1. Lactin-V treatment after the use of vaginal metronidazole was shown to significantly lower the incidence of bacterial vaginosis recurrence.
2. Adverse effect included abnormal vaginal discharge, abnormal vaginal odor, and genital itching.
Evidence Rating Level: 1 (Excellent)
Study Rundown: Bacterial vaginosis affects women of reproductive age worldwide and is associated with increased risk of sexually transmitted infections (STIs) and premature birth. Furthermore, bacterial vaginosis causes negative emotional and social effects, as well as a substantial economic burden on the health care system. Current antibiotic agents result in the recurrence of bacterial vaginosis within three months. Lactobacillus cripastus CTV-05 (Lactin-V) was developed as a live biotherapeutic product containing the naturally occurring vaginal strain of L. crispatus. As such, this study assessed the ability of Lactin-V treatment for bacterial vaginosis to lower the incidence of bacterial vaginosis recurrence. The participants were randomized to receive Lactin-V or placebo treatment for 11 weeks. The study determined the patients in the Lactin-V group had a significantly lower incidence of bacterial vaginosis recurrence compared to the patients in the placebo group. However, patients in the treatment group did experience local adverse effects ranging from abnormal vaginal discharge to vaginal itching. This randomized, double-blind, trial was limited by the short follow-up period, which did not allow for the longitudinal measurement of treatment effects over a six to twelve-month time period. Data collection at longer follow-up periods would enable the assessment of long-term L. crispatus colonization sustainability and prevention of bacterial vaginosis. Another limitation of the study was patients administered the treatment doses themselves resulting in a variation of treatment application. Nonetheless, this study was strengthened by high treatment adherence rate and similar rates of treatment discontinuation in both groups. For physicians, these findings highlighted an alternative therapy to be prescribed to patients suffering from recurrent bacterial vaginosis.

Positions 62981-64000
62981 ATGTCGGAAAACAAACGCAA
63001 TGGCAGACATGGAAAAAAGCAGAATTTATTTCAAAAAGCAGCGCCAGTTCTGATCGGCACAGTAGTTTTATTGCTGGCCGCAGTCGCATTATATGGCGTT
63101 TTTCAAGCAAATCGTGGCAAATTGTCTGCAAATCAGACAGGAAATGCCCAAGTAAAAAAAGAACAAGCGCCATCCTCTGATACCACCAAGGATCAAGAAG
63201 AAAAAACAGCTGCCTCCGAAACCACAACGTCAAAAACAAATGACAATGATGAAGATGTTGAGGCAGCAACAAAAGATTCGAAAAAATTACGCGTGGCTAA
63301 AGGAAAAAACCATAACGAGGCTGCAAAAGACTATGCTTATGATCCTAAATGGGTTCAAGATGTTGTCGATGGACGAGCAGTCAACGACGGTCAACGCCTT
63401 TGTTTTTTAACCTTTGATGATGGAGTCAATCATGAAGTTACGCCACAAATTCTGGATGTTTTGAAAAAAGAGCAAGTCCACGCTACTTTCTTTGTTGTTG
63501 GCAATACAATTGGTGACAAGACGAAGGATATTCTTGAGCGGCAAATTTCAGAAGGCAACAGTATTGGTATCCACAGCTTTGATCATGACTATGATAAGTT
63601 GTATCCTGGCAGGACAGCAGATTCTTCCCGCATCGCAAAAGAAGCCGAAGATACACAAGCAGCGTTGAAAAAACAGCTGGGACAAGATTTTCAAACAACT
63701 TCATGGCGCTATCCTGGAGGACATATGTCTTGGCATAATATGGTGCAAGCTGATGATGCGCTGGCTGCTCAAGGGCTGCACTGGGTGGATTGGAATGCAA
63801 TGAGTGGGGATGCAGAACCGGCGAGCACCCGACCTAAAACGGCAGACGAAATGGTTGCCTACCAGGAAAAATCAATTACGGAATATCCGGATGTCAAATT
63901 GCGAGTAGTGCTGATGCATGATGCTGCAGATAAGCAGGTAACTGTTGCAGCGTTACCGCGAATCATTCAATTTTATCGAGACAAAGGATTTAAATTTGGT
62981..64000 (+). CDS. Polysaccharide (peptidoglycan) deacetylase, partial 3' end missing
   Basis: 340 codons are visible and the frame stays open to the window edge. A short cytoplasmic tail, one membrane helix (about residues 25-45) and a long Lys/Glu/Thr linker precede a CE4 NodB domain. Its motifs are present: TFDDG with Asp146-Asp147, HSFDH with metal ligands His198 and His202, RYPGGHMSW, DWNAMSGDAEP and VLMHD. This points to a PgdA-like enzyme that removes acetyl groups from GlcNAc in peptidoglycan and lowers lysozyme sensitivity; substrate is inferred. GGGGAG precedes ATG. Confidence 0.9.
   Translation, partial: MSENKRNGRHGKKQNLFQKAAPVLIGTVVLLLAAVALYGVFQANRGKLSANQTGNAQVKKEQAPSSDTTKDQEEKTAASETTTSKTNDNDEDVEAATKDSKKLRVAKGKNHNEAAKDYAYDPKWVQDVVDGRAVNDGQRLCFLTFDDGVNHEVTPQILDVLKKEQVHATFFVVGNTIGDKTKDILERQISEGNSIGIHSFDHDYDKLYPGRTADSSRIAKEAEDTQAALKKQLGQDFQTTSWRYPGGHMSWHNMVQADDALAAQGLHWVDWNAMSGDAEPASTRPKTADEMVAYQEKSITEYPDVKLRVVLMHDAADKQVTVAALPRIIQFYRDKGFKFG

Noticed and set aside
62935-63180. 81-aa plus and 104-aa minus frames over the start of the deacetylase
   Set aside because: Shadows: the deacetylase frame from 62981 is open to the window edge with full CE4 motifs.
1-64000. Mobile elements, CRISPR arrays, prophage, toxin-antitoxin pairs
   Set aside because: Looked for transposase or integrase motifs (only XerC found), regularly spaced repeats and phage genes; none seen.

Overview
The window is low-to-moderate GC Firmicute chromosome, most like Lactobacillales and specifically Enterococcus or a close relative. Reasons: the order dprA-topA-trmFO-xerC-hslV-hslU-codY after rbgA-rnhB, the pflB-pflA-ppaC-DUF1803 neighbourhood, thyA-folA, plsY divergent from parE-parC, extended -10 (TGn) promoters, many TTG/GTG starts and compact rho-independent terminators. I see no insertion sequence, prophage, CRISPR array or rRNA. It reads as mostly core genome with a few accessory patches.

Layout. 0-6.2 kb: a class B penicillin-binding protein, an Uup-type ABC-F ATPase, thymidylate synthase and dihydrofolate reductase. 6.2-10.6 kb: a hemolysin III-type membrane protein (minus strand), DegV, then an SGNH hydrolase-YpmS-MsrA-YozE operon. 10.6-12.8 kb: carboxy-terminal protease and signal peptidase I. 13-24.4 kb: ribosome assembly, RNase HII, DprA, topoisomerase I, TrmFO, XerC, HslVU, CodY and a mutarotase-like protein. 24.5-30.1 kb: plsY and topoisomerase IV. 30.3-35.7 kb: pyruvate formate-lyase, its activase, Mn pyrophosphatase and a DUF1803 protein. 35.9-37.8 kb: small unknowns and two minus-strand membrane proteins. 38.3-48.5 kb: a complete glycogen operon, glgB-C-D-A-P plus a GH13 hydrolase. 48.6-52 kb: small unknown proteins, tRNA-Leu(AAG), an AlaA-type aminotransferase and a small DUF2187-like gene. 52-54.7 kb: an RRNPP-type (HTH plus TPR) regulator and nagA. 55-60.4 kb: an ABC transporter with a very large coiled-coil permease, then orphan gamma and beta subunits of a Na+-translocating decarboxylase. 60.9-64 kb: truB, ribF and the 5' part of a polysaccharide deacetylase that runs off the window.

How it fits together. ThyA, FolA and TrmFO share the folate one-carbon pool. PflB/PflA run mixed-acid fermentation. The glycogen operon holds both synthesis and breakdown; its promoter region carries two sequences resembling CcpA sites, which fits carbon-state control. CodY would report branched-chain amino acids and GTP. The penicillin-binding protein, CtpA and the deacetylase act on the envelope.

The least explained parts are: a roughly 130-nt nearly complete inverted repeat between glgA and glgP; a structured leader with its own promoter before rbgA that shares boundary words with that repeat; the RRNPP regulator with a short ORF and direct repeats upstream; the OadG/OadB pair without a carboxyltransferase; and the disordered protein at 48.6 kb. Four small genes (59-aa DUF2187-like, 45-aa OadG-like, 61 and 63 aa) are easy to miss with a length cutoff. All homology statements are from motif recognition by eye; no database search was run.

Click to read the study in NEJM
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